According to data provided exclusively to a major newswire, consumer foot traffic increased at Target during the recent Christmas season compared to two years ago, but trips to Walmart and Best Buy stores declined overall, according to statistics monitoring shopper visits from Nov. 1 to Dec. 25.

After a festive season marred by the coronavirus epidemic and inventory shortages caused by a supply chain snafu, the retail data could provide early hints to assist investors, sort winners, from losers.

According to, a research organization that collects anonymized location data from 30 million mobile devices throughout the country, shopper traffic at Target shops increased 6.2% during the holiday season compared to two years ago, pre-pandemic. According to the report, traffic at Walmart and Best Buy fell by 0.1% and 11.5%, respectively.

Target, Walmart, and Best Buy did not respond to requests for comment.Big box bonanza: Target sees surging sales growth in 2020 | Retail News | Al Jazeera

People purchasing earlier than usual in the 2021 holiday season reduced November-December traffic in the United States.

According to Marshal Cohen, a lead retail researcher at NPD Group, traffic data is useful in determining whether consumers are visiting stores and making so-called impulse purchases, which account for around 25% of Christmas sales.

Nonetheless, Cohen stated that customers concerned about COVID-19 have modified their shopping habits, increasingly opting online, posing a "problem" for certain companies.

Target's Christmas quarter sales are predicted to increase by more than a third compared to 2019, while Walmart's revenue is expected to increase by about 7%, and Best Buy sales are expected to increase by nearly 10%, according to Refinitiv I/B/E/S.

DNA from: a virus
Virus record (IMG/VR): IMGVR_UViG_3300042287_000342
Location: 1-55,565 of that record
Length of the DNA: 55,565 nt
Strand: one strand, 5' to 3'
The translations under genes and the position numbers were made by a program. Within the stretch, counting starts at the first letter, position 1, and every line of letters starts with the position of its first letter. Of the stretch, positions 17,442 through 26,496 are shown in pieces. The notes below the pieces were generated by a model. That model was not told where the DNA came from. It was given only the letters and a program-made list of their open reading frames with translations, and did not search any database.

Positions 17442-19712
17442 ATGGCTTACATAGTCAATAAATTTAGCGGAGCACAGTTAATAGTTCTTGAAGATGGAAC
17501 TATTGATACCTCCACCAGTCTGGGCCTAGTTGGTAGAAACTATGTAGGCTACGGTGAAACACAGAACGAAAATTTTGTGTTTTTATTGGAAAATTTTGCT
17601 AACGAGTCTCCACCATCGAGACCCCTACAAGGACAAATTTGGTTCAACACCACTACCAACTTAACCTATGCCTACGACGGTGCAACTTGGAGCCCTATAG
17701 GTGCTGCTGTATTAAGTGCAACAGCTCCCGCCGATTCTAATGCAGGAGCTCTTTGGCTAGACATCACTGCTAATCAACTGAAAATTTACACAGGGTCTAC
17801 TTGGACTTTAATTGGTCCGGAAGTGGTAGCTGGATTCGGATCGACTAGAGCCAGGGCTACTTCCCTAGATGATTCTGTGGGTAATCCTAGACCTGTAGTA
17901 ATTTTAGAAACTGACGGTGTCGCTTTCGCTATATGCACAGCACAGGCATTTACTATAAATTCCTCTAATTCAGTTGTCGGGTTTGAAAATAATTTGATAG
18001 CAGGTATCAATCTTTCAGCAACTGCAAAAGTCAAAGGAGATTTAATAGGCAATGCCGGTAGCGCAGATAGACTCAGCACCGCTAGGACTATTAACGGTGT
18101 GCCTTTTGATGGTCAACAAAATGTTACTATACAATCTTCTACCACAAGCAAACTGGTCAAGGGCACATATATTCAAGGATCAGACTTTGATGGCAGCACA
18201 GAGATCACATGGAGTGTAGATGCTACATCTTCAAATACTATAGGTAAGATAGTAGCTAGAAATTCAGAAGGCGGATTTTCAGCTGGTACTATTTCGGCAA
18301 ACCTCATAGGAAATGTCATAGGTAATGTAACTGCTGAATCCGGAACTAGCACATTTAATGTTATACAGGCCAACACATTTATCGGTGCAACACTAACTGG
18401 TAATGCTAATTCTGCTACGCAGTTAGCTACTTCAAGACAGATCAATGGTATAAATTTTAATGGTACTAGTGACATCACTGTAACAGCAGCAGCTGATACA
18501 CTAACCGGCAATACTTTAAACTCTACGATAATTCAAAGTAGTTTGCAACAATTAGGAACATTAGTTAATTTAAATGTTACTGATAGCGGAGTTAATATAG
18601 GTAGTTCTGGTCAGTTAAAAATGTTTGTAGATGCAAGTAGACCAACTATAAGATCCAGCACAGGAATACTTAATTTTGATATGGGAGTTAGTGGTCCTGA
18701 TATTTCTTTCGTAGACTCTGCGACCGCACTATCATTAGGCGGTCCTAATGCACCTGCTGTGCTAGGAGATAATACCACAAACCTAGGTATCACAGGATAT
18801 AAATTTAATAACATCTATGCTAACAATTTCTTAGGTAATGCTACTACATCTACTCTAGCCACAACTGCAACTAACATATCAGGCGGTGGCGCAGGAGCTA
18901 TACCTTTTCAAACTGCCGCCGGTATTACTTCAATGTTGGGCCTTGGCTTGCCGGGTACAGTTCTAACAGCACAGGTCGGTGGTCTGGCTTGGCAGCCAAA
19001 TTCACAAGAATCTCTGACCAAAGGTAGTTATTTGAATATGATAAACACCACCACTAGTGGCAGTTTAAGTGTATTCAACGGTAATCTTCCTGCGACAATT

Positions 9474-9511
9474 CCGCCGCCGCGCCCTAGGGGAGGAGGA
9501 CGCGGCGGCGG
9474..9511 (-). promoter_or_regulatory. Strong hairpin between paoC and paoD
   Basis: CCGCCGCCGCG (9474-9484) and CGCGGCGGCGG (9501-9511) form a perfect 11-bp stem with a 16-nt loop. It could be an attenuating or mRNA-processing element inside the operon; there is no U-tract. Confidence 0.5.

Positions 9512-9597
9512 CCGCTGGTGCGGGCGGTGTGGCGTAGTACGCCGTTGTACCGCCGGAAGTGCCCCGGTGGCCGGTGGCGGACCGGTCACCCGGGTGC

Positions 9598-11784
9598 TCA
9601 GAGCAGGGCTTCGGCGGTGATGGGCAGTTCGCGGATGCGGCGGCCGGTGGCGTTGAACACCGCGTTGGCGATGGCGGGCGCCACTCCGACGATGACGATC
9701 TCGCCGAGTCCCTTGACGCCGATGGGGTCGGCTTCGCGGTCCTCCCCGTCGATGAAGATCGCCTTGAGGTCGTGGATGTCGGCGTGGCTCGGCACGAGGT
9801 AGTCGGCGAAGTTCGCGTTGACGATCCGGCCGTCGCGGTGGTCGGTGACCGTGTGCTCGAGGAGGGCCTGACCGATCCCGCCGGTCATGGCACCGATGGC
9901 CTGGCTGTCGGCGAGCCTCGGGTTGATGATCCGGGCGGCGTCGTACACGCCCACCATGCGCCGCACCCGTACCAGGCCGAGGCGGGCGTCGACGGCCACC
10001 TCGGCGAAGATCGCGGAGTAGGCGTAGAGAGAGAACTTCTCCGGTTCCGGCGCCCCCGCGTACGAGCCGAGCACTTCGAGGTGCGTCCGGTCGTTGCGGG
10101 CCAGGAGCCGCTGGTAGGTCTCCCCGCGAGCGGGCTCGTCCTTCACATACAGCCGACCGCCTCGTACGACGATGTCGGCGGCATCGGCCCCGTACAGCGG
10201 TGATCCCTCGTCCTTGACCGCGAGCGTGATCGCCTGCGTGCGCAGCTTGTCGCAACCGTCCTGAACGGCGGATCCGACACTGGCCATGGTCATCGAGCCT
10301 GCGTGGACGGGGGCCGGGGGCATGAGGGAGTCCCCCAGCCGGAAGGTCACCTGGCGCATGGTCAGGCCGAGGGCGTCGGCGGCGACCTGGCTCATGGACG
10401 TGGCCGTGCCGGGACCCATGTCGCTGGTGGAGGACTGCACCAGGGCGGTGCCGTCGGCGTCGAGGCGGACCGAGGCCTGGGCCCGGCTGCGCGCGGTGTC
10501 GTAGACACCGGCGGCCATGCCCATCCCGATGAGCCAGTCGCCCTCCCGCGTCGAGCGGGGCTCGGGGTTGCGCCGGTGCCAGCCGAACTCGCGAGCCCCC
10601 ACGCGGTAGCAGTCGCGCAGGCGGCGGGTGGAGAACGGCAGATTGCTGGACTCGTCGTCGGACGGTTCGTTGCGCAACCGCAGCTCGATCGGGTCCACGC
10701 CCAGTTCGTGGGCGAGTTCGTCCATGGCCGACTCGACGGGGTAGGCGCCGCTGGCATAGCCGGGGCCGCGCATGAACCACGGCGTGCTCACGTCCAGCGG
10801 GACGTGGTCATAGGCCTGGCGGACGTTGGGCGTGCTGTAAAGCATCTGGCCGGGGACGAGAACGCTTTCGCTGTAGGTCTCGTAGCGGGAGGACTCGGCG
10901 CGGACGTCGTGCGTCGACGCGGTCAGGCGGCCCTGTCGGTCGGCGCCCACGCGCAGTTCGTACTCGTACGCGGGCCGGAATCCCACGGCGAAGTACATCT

According to, Target store traffic climbed in every state except Hawaii and Washington, D.C., with footfall up nearly 24% in Vermont and Idaho compared to 2019.

Despite high Christmas traffic, Target's fourth-quarter profit margin is forecast to shrink to 25.35% from 27.10% two years ago, owing to supply-chain bottlenecks.


Walmart traffic dropped in 20 states, largely around the coasts, with Florida, New Jersey, Maryland, and Delaware being the hardest affected. It saw increased foot traffic in numerous sections of the country, with shoppers flocking to its stores in several Midwest and Southern states.

During this time, Best Buy's footfall decreased in all but four states in the United States. Analysts believe the electronics merchant was unable to obtain sufficient products, such as televisions and consoles, due to a global semiconductor shortage.

Sales trends are not always reflected in traffic. "It's really difficult to draw a straight line between shop visitors and total sales and retail," said John Mercer, global research director at advisory firm Coresight Research.

According to statistics from Sensormatic, overall foot traffic to U.S. stores declined each week from Nov. 1 to Dec. 25, compared to the same weeks in pre-pandemic 2019.

"Target has pretty much led the way since the COVID lifestyle began," Cohen said. "They've had fewer out-of-stocks; they've been a leader in curbside and buy-online-pick-up-in-store even as Amazon reduced them; they've invested in private-label items, and they've had fewer out-of-stocks."